settlement possible
1883  Free Range War - sent to stop fence cutting and enforce peace
1900  Galveston Hurricane - maintain the peace and uphold the law
1901  Law enforcement around the oil boom
1915  Pancho Villa & the border raids
1920s Enforced Prohibition laws

In 1939, Captain Frank Hamer and 49 retired Texas Rangers offered their services to the King of England to defend their shores against Nazi invasion. That sent rumors flying through Hitler’s Reich that the Texas Rangers planned to infiltrate Nazi Germany. The rumors were based on tales of U.S. Army Ranger commandos, but by then the Texas Rangers were so famous that the Gestapo and Ministry of Propaganda assumed they would be facing the Texas Rangers.

By the way, Texas Rangers Frank Hamer and Manny Gilbert were the law enforcement officers responsible for stopping Bonnie & Clyde.

The Texas Rangers didn’t become a permanent force until 1987. Today, the Rangers are made up of 116 officers, organized in Six Companies – the same six companies that were first put together in 1874.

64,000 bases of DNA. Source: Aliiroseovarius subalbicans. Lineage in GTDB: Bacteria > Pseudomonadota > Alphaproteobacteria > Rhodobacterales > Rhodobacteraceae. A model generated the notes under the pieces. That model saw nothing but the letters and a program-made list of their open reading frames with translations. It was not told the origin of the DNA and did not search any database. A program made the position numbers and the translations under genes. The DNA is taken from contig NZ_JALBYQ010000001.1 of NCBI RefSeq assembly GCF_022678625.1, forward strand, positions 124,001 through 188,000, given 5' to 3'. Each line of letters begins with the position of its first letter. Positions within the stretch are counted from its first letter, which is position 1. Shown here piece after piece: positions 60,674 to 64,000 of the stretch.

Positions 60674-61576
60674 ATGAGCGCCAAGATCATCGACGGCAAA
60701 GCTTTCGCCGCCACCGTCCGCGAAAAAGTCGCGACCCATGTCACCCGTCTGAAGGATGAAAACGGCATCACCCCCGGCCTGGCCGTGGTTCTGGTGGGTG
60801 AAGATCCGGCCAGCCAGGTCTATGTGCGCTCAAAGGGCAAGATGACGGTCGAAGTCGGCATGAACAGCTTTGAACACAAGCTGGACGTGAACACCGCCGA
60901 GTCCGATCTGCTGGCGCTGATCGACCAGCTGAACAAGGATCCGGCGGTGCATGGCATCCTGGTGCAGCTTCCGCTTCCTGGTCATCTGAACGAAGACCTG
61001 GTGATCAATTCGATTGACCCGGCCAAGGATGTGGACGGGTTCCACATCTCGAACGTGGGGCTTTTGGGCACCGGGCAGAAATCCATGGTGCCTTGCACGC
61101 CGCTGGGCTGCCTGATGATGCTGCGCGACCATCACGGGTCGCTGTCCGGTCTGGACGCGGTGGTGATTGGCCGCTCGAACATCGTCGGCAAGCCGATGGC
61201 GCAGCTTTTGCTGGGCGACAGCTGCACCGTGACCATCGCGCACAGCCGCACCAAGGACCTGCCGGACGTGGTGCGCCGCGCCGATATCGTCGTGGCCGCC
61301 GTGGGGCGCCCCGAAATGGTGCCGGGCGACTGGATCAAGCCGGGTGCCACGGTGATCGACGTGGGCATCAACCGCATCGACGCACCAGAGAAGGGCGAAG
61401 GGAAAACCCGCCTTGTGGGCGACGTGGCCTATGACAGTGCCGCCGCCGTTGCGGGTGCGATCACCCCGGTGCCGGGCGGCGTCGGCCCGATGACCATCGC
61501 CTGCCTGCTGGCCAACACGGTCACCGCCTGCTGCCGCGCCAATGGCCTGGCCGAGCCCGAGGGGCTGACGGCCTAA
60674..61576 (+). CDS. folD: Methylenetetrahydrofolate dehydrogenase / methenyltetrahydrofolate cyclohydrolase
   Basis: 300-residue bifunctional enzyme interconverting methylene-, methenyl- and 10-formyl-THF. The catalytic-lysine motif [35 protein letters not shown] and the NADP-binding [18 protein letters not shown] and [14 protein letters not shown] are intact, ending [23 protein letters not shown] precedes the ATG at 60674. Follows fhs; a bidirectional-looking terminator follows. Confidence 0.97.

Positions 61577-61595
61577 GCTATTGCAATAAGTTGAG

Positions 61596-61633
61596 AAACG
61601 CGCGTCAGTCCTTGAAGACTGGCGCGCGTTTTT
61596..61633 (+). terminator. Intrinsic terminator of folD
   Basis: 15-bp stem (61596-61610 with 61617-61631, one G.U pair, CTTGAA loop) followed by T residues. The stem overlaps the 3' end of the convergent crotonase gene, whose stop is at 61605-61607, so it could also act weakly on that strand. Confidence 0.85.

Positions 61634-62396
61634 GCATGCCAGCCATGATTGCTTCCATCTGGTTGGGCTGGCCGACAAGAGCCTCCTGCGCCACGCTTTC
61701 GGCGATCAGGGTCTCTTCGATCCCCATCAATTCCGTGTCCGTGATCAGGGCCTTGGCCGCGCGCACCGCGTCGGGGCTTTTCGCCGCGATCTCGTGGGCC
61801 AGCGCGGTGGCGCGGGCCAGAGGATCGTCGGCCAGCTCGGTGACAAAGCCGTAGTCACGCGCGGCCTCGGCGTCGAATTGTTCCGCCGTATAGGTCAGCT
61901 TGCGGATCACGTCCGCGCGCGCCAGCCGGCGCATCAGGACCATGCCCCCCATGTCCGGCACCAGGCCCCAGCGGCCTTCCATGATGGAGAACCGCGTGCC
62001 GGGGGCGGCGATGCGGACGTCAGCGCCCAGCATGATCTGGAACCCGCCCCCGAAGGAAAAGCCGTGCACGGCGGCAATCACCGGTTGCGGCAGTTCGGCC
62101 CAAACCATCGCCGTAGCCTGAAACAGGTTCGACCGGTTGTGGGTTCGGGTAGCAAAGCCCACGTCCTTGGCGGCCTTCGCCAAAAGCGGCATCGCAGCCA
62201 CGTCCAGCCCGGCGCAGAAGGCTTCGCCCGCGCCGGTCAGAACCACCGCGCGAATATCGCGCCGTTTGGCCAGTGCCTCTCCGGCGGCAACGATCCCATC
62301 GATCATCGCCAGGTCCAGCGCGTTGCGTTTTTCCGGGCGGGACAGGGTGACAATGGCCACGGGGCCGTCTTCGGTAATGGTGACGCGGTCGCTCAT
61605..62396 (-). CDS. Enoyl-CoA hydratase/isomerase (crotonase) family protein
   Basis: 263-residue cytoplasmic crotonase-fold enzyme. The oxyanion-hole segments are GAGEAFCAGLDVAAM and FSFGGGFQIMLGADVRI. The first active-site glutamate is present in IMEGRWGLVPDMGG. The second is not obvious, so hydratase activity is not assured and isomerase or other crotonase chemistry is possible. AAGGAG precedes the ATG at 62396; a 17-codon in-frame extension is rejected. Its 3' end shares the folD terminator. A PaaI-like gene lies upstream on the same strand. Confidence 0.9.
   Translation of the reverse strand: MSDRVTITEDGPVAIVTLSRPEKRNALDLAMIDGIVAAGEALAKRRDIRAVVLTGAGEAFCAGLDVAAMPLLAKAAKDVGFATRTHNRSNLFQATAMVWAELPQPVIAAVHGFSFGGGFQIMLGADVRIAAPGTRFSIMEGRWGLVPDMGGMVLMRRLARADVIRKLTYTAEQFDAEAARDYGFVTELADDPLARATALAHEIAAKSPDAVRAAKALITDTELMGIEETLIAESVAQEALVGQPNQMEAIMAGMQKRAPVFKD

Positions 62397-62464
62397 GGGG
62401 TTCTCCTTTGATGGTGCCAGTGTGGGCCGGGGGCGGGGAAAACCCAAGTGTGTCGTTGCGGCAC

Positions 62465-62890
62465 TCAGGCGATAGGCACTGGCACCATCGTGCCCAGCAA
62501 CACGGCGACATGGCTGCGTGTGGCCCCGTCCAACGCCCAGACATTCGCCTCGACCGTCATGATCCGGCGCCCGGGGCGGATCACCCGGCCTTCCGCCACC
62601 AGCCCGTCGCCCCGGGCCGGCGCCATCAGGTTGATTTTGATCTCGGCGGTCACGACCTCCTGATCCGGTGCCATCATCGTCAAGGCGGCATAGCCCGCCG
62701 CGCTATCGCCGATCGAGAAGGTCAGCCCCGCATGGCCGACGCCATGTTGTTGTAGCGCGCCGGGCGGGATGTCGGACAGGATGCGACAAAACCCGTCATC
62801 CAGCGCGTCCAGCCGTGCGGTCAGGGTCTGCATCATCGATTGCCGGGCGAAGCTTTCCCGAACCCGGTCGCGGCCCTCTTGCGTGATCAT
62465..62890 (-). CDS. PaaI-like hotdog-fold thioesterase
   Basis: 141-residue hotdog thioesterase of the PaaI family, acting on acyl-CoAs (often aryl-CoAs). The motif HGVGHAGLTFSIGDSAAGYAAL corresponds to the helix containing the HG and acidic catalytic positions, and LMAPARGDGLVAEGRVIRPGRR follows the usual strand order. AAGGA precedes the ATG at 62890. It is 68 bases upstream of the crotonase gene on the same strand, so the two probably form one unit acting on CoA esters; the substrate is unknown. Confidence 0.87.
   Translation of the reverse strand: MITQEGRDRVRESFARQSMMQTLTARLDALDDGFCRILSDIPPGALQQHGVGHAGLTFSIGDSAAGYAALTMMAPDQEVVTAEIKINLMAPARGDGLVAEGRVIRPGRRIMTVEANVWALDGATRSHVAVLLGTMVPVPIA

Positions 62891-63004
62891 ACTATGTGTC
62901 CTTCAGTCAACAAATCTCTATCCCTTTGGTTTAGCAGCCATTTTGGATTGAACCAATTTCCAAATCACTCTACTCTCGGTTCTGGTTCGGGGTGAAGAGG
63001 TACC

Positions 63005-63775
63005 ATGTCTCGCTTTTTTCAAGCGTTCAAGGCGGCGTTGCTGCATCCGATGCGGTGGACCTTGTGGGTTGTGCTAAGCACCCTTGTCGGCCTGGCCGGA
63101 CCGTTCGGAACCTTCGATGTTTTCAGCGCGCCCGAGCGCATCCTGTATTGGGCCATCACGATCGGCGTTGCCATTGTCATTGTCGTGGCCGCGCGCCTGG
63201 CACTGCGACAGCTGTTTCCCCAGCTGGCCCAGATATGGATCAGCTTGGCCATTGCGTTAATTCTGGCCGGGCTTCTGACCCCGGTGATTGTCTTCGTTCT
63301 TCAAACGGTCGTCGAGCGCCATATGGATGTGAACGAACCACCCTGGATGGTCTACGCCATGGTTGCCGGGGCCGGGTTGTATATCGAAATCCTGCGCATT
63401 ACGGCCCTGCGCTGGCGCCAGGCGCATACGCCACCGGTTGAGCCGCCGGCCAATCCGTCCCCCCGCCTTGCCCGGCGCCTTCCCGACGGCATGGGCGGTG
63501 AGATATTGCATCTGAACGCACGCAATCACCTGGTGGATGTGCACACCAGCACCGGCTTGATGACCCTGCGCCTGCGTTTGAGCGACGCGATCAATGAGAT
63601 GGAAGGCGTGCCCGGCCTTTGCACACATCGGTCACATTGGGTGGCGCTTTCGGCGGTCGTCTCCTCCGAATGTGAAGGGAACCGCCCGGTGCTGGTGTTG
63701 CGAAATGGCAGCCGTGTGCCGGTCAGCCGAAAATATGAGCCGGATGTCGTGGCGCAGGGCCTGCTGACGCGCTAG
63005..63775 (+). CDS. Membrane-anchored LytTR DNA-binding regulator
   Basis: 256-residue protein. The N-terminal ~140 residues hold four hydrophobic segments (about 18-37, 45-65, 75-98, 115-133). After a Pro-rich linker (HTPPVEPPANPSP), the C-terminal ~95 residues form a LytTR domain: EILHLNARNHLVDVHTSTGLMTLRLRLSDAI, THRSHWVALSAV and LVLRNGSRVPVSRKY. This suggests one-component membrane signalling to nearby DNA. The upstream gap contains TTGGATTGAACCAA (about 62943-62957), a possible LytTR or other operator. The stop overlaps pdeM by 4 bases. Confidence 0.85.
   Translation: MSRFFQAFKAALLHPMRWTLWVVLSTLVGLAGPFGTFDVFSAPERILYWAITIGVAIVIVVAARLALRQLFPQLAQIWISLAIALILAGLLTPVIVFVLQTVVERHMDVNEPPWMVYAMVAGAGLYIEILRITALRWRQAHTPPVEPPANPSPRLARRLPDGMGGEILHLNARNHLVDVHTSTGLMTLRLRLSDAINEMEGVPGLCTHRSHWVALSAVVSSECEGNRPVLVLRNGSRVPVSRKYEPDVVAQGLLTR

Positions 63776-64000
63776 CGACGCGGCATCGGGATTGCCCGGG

Today’s Texas Rangers are considered to be one of the most effective investigative law enforcement agencies in the world.

And Hollywood still loves them. To date, Texas Rangers have appeared as characters in more than 220 films.

If you have never visited the Texas Ranger Museum in Waco, Texas, put it on your must-see list. It is a fascinating glimpse of the men and women who make up this amazing law enforcement agency.

Visit for information about me, my books and my stories in PRP's exciting anthologies WISHING FOR A COWBOY: Her Christmas Wish; & HEARTS AND SPURS: Coming Home!


  1. This was a fantastic and well researched piece, Tracy. I especially loved the part where the Rangers volunteered to protect and defend the shores of England from the Nazis--and I really lived that the news struck fear in the hearts of the Germans.
    I have a BB gun fashioned after the .45 Peacemaker that my dad gave me when I was 13. I used to be good at target shooting when I was a kid. We shot swinging tin cans on strings.